In Daniel v. Security Pac. Nat'l Bank (In re Daniel), 771 F.2d 1352, 1360 (9th Cir.1985), cert. denied, 475 U.S. 1016, 106 S.Ct. 1199, 89 L.Ed.2d 313 (1986), a panel of this court held:

    [T]he phrase 'applicable non-bankruptcy law' in 11 U.S.C. § 541(c)(2) was intended to be a narrow reference to state 'spendthrift trust' law and not a broad reference to all other laws, including ERISA and IRC, which prohibit alienation. Therefore, the ERISA and IRC anti-alienation provisions in debtor[']s pension and profit sharing plan does [sic] not create a Federal non-bankruptcy exclusion under 11 U.S.C. § 541(c)(2).

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            The Bankrupts recognize that their argument requires reversal of Daniel. They direct us to several recent Supreme Court decisions which they argue suggest Daniel should be reversed. See Guidry v. Sheet Metal Workers Nat'l Pension Fund, 493 U.S. 365, 110 S.Ct. 680, 107 L.Ed.2d 782 (1990) (ERISA prohibitions against assignment and alienation of pension benefits prohibit imposition of constructive trust); United States v. Ron Pair Enterprises, Inc., 489 U.S. 235, 109 S.Ct. 1026, 103 L.Ed.2d 290 (1989) (creditor in bankruptcy proceeding entitled to post-petition interest on nonconsensual over secured claim); Mackey v. Lanier Collection Agency & Service, Inc., 486 U.S. 825, 108 S.Ct. 2182, 100 L.Ed.2d 836 (1988) (ERISA pre-empts state law which relates to ERISA-covered plans).

            We have reviewed these decisions and are convinced that we are bound by Daniel. Cf. Kincaid, 917 F.2d at 1166 (no Supreme Court case contradicts Daniel's holding that ERISA trusts must look to state spendthrift law for protection in bankruptcy).

            2. The Plans as Spendthrift Trusts.

            The Bankrupts claim that the bankruptcy court erred in finding that their plans should be included in the property of their bankruptcy estates because the plans qualify as spendthrift trusts under Arizona law. 4 They claim that the bankruptcy court did not have sufficient facts before it to conclude that they were the settlors of their plans or that there were insufficient restrictions on their control over the plans. See generally, Restatement (Second) of Trusts §§ 153, 156 (1957).

            The trustee in Garlikov's case claims that the following facts entitle him to summary judgment that Garlikov's plans were not spendthrift trusts under Arizona law. 5 Garlikov owns 100% of Ronald S. Garlikov, Inc. (RSG), the settlor of the RSG, Inc. plan, in which Garlikov's interest is about $1,000,000. Dr. Garlikov is one of six participants in the plan. Dr. Garlikov is also a trustee of the plan and has taken loans totaling $50,000 from the plan. Dr. Garlikov owns 50% of Southwest Eye Surgeons, Ltd. (SES), the settlor of the SES, Ltd. plan, in which Garlikov's interest is $150,000. Dr. Garlikov is a trustee of the plan and has the power to write checks on the plan.

            The trustee in Flindall's case claims that the following facts entitle him to summary judgment that Flindall's plans were not spendthrift trusts under Arizona law. Flindall is the president and sole shareholder of Retinal Consultants of Arizona, Ltd. (RCA), the settlor of the RCA plan, in which Flindall's interest is about $100,000. Flindall is the sole trustee of the RCA plan and has taken a loan of $47,000 from the plan. Flindall is the president of and owns 50% of the stock of Southwest Retina Vitreous Consultants, Ltd., (SRVC), the settlor of the SRVC plan, in which Flindall's interest is about $1,200,000. Flindall is the sole trustee of the plan and has taken a loan of $47,000 from the plan. Flindall also loaned $280,000 from the plan to Garlikov. Flindall is the sole trustee of the Southwest Retinal Consultants, Ltd. plan, in which his interest is about $500,000. He has taken a loan of $47,000 from the plan.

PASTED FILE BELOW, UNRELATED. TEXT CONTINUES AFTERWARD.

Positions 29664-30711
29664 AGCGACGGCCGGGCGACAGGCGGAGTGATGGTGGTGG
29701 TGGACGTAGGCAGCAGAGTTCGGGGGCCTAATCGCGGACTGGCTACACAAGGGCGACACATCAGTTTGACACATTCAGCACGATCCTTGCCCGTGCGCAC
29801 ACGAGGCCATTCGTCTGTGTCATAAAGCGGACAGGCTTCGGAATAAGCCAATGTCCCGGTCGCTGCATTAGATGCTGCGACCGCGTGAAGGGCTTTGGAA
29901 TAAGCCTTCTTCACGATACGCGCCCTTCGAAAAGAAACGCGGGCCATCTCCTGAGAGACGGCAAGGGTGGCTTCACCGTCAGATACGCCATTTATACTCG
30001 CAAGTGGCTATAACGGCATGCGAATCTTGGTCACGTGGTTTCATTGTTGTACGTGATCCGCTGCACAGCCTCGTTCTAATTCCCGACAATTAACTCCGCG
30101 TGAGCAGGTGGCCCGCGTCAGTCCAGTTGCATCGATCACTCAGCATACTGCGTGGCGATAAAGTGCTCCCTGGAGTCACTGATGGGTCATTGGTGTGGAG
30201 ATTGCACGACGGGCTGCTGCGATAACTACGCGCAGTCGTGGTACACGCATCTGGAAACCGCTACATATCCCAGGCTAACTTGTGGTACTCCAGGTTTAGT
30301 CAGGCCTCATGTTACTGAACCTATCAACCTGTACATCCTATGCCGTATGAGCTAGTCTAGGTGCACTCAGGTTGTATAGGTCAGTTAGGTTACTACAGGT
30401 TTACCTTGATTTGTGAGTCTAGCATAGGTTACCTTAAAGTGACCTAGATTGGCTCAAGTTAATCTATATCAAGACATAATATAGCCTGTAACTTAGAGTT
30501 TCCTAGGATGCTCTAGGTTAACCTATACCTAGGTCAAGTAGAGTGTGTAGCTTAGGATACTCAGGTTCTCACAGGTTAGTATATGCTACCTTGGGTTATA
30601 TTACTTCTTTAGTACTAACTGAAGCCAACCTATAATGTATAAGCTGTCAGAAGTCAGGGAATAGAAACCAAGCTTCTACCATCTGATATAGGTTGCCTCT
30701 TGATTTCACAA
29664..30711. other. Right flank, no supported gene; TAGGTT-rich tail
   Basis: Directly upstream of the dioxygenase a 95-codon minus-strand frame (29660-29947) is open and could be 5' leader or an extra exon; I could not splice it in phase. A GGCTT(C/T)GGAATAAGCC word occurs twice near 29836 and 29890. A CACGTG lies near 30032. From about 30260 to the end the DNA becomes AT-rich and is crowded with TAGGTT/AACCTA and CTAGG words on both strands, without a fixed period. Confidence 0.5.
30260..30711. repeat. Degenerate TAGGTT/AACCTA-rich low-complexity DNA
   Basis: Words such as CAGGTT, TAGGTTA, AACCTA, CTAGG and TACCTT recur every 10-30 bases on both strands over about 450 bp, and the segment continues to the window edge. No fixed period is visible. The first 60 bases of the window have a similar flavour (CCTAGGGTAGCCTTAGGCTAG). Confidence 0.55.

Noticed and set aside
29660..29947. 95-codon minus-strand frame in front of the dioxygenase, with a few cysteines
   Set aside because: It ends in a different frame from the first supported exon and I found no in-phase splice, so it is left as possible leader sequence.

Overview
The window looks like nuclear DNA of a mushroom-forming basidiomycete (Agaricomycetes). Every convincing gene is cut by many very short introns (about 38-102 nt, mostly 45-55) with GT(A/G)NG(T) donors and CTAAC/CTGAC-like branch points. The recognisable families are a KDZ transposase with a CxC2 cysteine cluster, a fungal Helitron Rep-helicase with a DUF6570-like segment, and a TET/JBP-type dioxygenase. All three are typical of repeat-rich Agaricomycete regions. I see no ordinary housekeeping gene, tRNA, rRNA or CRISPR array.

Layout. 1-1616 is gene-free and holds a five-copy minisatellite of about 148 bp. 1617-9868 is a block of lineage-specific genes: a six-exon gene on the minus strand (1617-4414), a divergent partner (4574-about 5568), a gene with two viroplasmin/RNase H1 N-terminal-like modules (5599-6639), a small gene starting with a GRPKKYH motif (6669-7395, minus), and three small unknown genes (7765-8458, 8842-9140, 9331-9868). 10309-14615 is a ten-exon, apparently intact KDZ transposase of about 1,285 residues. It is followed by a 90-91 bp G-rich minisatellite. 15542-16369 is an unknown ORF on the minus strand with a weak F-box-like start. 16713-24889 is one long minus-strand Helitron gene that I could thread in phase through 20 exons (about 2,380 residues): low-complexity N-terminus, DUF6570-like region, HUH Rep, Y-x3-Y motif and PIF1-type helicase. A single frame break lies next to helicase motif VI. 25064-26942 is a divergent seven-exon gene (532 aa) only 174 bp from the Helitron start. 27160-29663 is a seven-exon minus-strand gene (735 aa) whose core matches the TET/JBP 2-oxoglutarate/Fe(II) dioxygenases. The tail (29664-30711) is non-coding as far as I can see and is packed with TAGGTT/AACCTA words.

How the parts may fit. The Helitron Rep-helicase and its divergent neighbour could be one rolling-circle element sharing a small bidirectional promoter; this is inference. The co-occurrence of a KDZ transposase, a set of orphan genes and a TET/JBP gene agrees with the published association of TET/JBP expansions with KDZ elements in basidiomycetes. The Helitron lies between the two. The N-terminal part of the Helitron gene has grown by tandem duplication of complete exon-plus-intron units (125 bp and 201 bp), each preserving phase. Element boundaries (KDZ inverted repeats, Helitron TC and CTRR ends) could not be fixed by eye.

The trustees did not include the documents which established the plans in their motions for summary judgment. Thus the record in this case does not indicate what the terms of the plans are.

    1. Applicable Law

              The Bankrupts agree with the trustees that, at the time of their bankruptcies, Arizona had no spendthrift trust statute which applied to them. 6 The parties also agree

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      that Arizona courts will look to the Restatements of the Law where there is no authority to the contrary. Litchfield v. Nolden (In re Fitzsimmons), 896 F.2d 373, 375 (9th Cir.1990).

    2. Analysis

              Generally the assets of a debtor are reachable by his creditors. This rule is based on two principles. The first is an intuitive moral notion that persons should be required, when they have the funds, to pay their debts. The second is that it will be too costly for sellers to investigate all seemingly affluent buyers to see if their assets are protected against creditors. Thus the spendthrift...